NOBLE SQUARE — The conversion of a closed public school to luxury apartments in Noble Square is nearly finished more than two years after construction began.
Developer Svigos Asset Management recently began renting units on the top two floors of the Peabody School Apartments, 1444 W. Augusta Ave. The building was the Peabody Elementary School until it closed in 2013.
The school was built in the 1890s to serve the growing West Town area, including the Polish immigrants who moved to the neighborhood in the late 19th century, according to a city landmarks report.
Peabody was one of 50 public schools closed by the city in 2013, a move widely protested and criticized by parents and teachers. At the time, Chicago Public Schools cited Peabody’s shrinking student population and lack of ADA accessibility as part of the decision to close it.
Shortly after the school’s closure, Buffalo Grove-based Svigos Asset Management bought the property with plans to convert its classrooms into apartments.
Peabody is the third school Svigos has converted into high-end apartments in recent years. It also owns the Mulligan School Apartments in Lincoln Park and West Town’s Motley School Apartments, which was formerly Near North Elementary.
At Peabody, former classrooms and offices have been transformed into 23 one- and two-bedroom units, with rents starting around $3,000 a month.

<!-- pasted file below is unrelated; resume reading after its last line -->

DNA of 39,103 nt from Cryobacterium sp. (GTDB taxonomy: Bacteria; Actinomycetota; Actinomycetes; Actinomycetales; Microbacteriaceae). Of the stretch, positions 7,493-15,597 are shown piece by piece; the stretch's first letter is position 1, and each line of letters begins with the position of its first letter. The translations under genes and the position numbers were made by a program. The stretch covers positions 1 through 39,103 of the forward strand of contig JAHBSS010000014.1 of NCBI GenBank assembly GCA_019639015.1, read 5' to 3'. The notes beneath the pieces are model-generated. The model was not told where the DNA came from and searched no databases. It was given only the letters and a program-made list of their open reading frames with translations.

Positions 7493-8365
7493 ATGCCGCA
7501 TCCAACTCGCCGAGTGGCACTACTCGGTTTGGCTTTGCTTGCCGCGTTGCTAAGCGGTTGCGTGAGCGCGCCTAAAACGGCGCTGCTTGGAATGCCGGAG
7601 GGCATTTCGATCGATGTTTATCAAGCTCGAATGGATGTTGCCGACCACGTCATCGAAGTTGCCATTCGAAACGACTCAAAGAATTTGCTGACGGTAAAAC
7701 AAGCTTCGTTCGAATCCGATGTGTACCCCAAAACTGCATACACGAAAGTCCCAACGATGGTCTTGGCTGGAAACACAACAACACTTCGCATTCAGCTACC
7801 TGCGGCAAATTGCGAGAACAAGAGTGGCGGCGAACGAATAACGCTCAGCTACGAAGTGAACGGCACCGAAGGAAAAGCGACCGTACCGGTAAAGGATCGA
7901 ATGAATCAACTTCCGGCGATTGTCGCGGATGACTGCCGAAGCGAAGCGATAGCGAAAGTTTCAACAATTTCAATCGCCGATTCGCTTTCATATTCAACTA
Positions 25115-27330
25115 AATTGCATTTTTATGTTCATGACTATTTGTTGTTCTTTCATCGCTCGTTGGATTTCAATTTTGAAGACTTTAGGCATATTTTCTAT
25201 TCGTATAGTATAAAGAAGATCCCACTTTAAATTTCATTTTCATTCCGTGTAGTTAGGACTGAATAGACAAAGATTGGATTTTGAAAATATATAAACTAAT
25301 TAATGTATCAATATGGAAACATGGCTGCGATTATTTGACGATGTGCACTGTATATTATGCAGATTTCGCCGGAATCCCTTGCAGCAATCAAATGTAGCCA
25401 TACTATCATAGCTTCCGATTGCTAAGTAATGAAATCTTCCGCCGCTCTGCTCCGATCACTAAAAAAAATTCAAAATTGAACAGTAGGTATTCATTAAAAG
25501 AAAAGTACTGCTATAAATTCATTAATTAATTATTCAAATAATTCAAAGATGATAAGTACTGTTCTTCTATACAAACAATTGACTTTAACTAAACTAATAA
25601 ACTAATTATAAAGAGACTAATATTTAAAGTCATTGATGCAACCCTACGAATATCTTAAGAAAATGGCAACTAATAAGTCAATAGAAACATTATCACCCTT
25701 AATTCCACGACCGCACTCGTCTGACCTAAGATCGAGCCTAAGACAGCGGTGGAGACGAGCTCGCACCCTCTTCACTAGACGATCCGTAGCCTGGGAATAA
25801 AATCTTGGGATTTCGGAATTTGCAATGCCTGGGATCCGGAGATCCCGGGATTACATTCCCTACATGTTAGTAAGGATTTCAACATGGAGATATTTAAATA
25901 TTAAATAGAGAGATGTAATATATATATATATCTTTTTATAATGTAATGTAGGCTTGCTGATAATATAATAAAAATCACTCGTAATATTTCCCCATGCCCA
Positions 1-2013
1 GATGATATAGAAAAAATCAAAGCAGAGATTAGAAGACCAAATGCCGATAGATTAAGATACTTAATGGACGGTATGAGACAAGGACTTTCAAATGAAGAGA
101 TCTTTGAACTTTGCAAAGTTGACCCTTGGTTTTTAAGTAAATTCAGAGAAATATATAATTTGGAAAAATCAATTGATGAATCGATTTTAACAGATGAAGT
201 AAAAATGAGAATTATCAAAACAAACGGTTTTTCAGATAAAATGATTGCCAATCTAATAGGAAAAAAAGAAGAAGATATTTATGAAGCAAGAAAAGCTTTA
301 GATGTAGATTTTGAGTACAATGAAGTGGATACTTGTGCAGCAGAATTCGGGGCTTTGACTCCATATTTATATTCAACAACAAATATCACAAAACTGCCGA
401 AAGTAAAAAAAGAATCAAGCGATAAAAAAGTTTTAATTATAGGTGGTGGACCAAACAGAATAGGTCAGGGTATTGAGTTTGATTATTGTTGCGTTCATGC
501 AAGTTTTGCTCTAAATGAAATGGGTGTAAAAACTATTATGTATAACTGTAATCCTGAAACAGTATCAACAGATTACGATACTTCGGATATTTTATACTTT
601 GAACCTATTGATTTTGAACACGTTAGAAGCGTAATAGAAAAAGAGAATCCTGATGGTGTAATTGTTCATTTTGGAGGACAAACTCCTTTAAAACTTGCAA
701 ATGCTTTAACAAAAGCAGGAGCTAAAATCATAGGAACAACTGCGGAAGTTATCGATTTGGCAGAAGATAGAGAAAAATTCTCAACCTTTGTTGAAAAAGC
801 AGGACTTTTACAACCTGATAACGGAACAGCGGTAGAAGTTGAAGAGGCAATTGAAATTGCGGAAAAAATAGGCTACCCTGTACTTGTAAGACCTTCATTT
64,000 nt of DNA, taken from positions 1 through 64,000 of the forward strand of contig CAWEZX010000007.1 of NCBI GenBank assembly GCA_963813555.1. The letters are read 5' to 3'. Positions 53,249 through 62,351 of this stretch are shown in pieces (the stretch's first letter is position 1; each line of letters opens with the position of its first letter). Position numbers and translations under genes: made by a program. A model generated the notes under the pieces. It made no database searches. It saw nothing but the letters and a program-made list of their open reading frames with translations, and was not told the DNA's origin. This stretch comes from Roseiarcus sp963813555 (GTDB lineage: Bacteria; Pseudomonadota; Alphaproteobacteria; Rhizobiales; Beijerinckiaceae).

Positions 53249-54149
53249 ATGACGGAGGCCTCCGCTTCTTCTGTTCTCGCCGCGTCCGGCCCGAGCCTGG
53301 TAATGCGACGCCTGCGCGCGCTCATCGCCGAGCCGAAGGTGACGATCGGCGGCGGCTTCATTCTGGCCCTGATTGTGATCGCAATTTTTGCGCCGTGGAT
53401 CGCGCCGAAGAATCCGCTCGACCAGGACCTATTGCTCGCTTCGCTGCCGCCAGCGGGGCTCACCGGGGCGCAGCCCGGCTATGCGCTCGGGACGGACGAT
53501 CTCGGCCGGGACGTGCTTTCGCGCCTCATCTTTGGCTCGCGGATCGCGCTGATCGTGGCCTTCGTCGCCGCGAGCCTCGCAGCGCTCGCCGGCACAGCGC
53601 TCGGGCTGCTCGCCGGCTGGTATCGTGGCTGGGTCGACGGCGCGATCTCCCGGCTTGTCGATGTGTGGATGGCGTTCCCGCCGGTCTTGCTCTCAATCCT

Svigos Vice President Nick Vittore said he expects the lower floors will be finished by the end of the year.
Like the other schools the firm has converted to apartments, Svigos sought landmark protections for Peabody through the city and federal government, allowing the developers to claim certain tax credits. The school was designated a Chicago landmark in 2016.
That’s meant the school’s windows, moldings, cabinets and other features have been saved and refurbished, Vittore said. Many units in the building also retain original chalkboards from the classrooms, Vittore said.
With historically preserved buildings, “the finished product is so much better, in our opinion. At the other schools, the market really, really liked it. We think this is setting this thing up for another 100 years,” Vittore said.
Peabody was one of the first schools designed by noted Chicago architect W. August Fiedler, who was appointed Board of Education architect in 1893, according to the city’s landmark report.
Peabody’s construction was part of a school building boom in Chicago in the late 19th century, as the city’s population exploded after the Great Chicago Fire. Fiedler designed almost 60 schools across the city in just a three-year span, according to the report.
“With its crisp geometric forms, paired with boldly-contrasting red pressed brick and stone walls, [Peabody] exemplifies Chicago architecture of the 1890s, embracing both tradition and innovation in design,” according to the landmark report.
The school was named for educator Elizabeth Palmer Peabody, a 19th century advocate for early-childhood education.
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